These examples represent a new outlook: the belief that anytime kids are doing anything on their own, they are automatically under threat. But that outlook is wrong. The crime rate in America is back down to what it was in 1963, which means that most of today's parents grew up playing outside when it was more dangerous than it is today. And it hasn't gotten safer because we're hovering over our kids. All violent crime is down, including against adults.
Skenazy and Haidt point out that, just as life has become safer, we've become paranoid. This story seems like a story from the Onion.
he Boulder Public Library in Colorado recently forbade anyone under 12 to enter without an adult, because "children may encounter hazards such as stairs, elevators, doors, furniture, electrical equipment, or other library patrons." Ah, yes, kids and library furniture. Always a lethal combo.

Happily, the library backed off that rule, perhaps thanks to merciless mocking in the media. But saner minds don't always prevail. At Mesa Elementary School, which also happens to be in Boulder, students got a list of the items they could not bring to the science fair. These included "chemicals," "plants in soil," and "organisms (living or dead)." And we wonder why American children score so low on international tests.

But perhaps the single best example of how fantastically fearful we've become occurred when the city of Richland, Washington, got rid of all the swings on its school playgrounds. The love of swinging is probably older than humanity itself, given our arboreal origins. But as a school district spokesman explained, "Swings have been determined to be the most unsafe of all the playground equipment on a playground."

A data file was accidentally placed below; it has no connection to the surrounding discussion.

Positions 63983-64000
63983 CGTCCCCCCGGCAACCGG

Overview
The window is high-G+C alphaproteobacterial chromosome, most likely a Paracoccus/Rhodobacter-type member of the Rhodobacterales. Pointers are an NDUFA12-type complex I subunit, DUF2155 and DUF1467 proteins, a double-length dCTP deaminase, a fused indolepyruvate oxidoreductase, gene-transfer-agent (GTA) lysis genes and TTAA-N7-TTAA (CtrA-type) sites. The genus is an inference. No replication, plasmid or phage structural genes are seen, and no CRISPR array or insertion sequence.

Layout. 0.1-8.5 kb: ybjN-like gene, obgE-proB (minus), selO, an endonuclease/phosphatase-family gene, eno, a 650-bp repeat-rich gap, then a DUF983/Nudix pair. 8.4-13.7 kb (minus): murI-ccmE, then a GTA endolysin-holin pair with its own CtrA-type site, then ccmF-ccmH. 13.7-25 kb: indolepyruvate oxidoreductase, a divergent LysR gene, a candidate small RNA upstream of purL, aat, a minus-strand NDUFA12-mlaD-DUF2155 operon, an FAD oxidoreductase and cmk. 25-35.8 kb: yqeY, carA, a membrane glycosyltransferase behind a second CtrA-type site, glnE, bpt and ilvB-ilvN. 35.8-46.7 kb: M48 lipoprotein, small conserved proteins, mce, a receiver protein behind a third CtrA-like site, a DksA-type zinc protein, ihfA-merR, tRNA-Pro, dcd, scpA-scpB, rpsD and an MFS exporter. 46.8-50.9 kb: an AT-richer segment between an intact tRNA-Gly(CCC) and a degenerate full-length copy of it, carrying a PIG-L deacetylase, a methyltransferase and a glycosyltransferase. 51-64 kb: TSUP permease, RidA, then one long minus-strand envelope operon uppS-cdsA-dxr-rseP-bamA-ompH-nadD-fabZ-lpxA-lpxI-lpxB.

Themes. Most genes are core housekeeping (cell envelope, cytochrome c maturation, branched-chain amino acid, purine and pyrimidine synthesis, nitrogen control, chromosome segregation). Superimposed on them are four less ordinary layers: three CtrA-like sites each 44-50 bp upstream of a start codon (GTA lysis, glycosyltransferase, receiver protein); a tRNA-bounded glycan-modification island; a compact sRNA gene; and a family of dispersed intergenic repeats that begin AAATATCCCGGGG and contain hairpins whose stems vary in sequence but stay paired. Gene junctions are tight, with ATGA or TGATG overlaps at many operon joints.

You may think your town has avoided such overkill, but is there a merry-go-round at your local park, or a see-saw? Most likely they, too, have gone the way of lawn darts. The Consumer Product Safety Commission even warns parks of "tripping hazards, like…tree stumps and rocks," a fact unearthed (so to speak) by Philip Howard, author of 2010's Life Without Lawyers.

The problem is that kids learn by doing. Trip over a tree stump and you learn to look down. There's an old saying: Prepare your child for the path, not the path for your child. We're doing the opposite.
The result of all this overprotection is that we're raising a generation who are unable to cope with ordinary problems like the story they tell of two college students who called the emergency counseling service because they had a mouse in their apartment. When that didn't help, they called the police.
Not letting your kid climb a tree because he might fall robs him of a classic childhood experience. But being emotionally overprotective takes away something else. "We have raised a generation of young people who have not been given the opportunity to…experience failure and realize they can survive it," Gray has said. When Lenore's son came in eighth out of nine teams in a summer camp bowling league, he got an eighth-place trophy. The moral was clear: We don't think you can cope with the negative emotions of finishing second-to-last.

Of course, it's natural to want to see kids happy. But the real secret to happiness isn't more high fives; it's developing emotional resilience. In our mania for physical safety, coupled with our recent tendency to talk about "emotional safety," we have systematically deprived our children of the thousands of challenging—and sometimes upsetting—experiences that they need in order to learn that resiliency. And in our quest to protect them, we have stolen from children the best resilience training known to man: free play.